Website brings
menus to 'U'


Class Seats
Religion 127
Biology 31
PoliSci 28
Geography 24
English 16
PoliSci 13
' Mgmt & 10
Org 314
Law Hist 8
& Comm
Theater 4
& Drama

T, Th
F 10-1
T, Th
T, Th
T, Th

Credits How
4 3.2

Students bank
on ad revenue to
support online
ordering site

4 3 By Laura Frank
Daily Staff Reporter
4 3.5
It's only been live for two
4 3 weeks, but LSA sophomores
Matt Lerner and Nick Fari-
nella expect their new web-
1 4.5 site, EatBlue.com, to reap big
4 2.9 They said they anticipate
close to $1 million in food
4 3.9 sales in the first year.
The website, which had
3 N/A handled more than 200 orders
as of last night, lists dine-in
3 N/A and takeout menus as well as
nightly bar specials at almost
50 local restaurants, and pro-
3 2 vides online ordering for 18
popular establishments.
Neither Lerner nor Fari-
nella have extensive business
CASS 200 and ssPrIS 200
**crosslisted as HIS47T 6 experience, but they said they
***Crosslisted as ENG 443 were inspired to delve into
the area of online sales and

advertising after listening to
their friends complain about
the difficulties of ordering
takeout and delivery meals
by phone. Some of their
friends said they could not get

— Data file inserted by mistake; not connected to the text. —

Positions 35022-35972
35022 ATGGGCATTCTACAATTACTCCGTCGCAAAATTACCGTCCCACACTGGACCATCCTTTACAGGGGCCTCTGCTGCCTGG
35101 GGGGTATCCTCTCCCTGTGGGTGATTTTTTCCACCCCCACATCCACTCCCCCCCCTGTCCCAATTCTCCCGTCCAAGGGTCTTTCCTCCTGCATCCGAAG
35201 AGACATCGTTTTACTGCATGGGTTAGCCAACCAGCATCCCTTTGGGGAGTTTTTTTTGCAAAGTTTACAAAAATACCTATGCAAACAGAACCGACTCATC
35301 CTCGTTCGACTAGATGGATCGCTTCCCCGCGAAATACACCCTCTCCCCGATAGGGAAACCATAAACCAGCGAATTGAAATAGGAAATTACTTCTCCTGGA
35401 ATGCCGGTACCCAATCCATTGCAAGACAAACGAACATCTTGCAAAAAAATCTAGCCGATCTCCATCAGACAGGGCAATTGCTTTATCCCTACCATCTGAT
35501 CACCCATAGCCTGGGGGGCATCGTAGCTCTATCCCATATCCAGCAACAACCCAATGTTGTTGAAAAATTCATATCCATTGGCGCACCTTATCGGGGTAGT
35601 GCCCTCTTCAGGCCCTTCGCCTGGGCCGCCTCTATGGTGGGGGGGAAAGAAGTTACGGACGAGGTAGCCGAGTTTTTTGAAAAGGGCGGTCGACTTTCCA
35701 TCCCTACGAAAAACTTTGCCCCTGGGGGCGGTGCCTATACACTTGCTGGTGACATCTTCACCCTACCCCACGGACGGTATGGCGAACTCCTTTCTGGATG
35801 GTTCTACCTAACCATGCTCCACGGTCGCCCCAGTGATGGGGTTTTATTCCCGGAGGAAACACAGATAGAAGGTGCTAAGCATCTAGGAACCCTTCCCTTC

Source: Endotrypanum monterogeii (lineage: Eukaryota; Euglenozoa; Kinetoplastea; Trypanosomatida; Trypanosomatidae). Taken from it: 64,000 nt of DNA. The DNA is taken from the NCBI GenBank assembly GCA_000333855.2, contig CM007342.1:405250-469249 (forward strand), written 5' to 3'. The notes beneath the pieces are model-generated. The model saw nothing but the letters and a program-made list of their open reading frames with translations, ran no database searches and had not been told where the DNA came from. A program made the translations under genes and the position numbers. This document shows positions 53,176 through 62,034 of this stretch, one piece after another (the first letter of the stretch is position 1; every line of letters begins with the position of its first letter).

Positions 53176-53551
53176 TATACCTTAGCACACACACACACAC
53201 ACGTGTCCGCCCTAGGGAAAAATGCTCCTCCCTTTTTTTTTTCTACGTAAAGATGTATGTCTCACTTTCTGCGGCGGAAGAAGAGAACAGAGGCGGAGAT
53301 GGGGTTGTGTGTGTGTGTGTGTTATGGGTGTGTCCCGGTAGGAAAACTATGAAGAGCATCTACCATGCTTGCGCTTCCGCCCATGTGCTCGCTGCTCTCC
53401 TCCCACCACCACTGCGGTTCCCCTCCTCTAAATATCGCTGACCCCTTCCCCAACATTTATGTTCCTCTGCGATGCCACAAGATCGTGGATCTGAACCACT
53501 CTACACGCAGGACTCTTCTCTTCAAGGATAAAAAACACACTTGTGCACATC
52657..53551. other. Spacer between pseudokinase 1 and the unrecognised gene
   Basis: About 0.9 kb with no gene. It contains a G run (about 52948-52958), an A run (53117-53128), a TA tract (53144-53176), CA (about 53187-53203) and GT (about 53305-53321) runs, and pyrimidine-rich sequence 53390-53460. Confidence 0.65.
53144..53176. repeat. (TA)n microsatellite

through to restaurants during
busy times, while others had
their orders misheard and the
wrong food delivered.
To solve these problems,
Lerner and Farinella part-
nered with YNot Advertis-
ing, a company based in State
College, Penn., which runs
several other campus-based
dining websites. YNot bought
out U-Grub six months ago.
Before the buyout, U-Grub
was a website listing informa-
tion about restaurants located
near various college campus-
Lerner's previous business
experience was limited to a
marketing internship with
Spin magazine last summer.
Farinella had dabbled in web
But over the past eight
months, the two have had a
See WEBSITE, page 7

*Crosslsted as A(

A worker for the Ann Arbor's Planning and Development Service Department calls for
a police officer to honk her horn during a protest yesterday. Nearly 150 union workers
from the Local 369 American Federation of State County and Municipal Employees
braved the rain to display their dissatisfaction with the city's labor relations manager,
Nicole Beyersdorf. The workers protested her unwillingness to extend city union
worker's labor contracts. The contract, which has previously been renewed every year
since 1969, expired on June 30 and has not yet been extended.